April 29, 2010

Graduating from parents’ health care

Under the recent health care reform bill, insurers are required to allow people to stay on their parents’ insurance plans until they turn 26.

For senior Sara Belger, being able to stay on her parents’ plan means more freedom to plan her future.

“It means I don’t have to compromise my options strictly because of health care,” she said. “Taking a year and simply working…while preparing for the GRE and grad school is more of a possibility because I won’t have to worry about getting sick and the effect it might have.”

However, the legislation does not go into effect until the fall, creating a worrisome gap for many students.

“It scares me that I might not have insurance come the summer,” said senior Tasha Coryell. “I’ve never been without insurance.”

Currently, almost all health insurers end coverage once a student graduates from college. This means that students graduating in the coming weeks, like Coryell, will lose their coverage until September 23, the deadline set by the legislation for insurers to change their policies.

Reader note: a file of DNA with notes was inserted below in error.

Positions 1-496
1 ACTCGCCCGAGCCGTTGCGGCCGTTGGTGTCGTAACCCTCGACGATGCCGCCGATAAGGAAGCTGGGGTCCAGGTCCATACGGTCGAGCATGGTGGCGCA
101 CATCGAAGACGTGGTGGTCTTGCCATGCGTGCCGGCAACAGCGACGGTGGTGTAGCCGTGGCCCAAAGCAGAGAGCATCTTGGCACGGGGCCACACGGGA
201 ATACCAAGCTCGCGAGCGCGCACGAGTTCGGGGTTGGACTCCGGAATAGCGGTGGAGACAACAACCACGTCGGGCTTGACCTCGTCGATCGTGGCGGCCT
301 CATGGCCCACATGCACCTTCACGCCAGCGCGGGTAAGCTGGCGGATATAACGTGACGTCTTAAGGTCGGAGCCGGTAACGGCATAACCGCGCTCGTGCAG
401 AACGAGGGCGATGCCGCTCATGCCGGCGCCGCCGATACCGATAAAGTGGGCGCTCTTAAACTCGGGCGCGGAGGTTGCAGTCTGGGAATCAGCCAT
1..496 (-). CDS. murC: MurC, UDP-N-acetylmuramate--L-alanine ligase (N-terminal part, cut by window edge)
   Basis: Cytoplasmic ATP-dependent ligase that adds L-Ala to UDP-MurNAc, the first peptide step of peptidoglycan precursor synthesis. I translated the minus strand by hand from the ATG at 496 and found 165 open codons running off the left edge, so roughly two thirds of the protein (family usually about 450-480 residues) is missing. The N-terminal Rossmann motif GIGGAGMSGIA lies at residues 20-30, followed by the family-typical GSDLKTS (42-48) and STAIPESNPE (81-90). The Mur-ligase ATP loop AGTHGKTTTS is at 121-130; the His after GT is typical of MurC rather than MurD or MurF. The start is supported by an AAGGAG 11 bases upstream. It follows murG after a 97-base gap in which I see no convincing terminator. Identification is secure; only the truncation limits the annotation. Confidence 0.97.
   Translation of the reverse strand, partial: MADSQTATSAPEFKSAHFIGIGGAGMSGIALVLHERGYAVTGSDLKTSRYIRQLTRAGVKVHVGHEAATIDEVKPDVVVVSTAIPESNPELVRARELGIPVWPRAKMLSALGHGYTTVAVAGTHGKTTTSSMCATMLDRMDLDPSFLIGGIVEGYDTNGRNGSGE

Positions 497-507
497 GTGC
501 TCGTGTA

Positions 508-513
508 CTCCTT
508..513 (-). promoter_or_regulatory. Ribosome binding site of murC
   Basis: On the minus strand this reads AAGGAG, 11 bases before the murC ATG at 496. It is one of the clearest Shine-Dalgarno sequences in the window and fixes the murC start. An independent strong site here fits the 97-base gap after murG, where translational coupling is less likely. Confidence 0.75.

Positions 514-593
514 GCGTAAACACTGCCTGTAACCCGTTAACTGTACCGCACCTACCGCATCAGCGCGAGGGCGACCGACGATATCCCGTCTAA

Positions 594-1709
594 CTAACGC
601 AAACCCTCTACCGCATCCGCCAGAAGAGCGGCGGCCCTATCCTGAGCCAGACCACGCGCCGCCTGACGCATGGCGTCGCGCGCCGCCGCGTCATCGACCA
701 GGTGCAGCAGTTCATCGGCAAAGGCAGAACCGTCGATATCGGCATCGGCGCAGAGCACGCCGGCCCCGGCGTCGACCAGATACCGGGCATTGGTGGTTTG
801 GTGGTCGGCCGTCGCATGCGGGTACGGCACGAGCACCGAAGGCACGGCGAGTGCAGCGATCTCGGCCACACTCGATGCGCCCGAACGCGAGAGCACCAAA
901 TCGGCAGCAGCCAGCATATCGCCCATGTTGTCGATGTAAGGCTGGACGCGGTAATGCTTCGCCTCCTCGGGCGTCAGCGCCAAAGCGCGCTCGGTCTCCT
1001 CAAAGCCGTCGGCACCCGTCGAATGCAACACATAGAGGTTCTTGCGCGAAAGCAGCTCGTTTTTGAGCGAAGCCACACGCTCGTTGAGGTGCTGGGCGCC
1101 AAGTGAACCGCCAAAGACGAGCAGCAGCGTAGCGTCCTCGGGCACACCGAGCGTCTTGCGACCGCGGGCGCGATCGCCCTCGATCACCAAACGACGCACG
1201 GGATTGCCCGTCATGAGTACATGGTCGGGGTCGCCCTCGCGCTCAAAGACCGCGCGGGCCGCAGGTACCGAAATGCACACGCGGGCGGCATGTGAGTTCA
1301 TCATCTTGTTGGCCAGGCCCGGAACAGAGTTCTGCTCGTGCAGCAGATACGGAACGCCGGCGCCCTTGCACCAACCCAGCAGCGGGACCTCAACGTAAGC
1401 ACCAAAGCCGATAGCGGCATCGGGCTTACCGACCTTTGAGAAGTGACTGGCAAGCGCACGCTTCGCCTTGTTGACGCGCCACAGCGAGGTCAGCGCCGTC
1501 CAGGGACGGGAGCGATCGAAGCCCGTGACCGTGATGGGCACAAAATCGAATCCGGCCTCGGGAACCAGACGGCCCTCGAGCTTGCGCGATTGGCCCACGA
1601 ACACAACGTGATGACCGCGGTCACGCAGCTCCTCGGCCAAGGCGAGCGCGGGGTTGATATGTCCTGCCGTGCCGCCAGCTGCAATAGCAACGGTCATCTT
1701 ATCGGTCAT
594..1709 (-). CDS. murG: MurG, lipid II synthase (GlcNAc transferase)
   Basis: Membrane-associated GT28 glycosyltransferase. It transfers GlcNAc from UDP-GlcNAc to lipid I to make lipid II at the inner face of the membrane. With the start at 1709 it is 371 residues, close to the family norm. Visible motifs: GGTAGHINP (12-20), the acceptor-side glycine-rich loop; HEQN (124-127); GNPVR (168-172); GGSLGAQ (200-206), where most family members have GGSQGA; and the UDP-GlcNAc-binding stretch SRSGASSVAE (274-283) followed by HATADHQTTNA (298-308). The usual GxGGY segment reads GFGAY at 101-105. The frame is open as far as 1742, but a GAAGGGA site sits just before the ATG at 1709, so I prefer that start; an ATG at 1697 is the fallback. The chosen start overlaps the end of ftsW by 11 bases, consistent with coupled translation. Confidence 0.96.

“I worry I’ll get sick. I wonder what I’ll do about things like dentist appointments,” Coryell said. “There’s a lot to worry about.”

To alleviate students’ concerns, some insurers are working to implement the provision earlier. WellPoint and United Healthcare, the two largest insurers in the country, will begin allowing the uninsured to stay on their parents’ plans on June 1.

“The fact that I have an automatic option for health insurance really just means that it is one less constraining factor on my future decisions,” said Belger.

According to a press release, the U.S. Department of Health and Human Services has sent a letter to other insurers encouraging them to follow WellPoint’s and United Healthcare’s examples.

“The letter follows productive discussion with insurers…about closing the gap in coverage for…young adults whose birthday in 2010 made them ineligible to continue on their parents’ plans,” said Department of Health and Human Services Secretary Kathleen Sebelius.

Residents of Illinois have been able to stay on their parents’ plans until age 26 since June 2009, provided they are not married. Still, loopholes in this law do exist and many students go without coverage.

Getting insurers to enact health care reform before the September 23 deadline would help ensure that college graduates would be able to pursue jobs and graduate school with fewer money worries.

“Expanding the opportunity for younger Americans to get insurance coverage is a top priority for the [Obama] Administration,” Sebelius said.

Anna Meier

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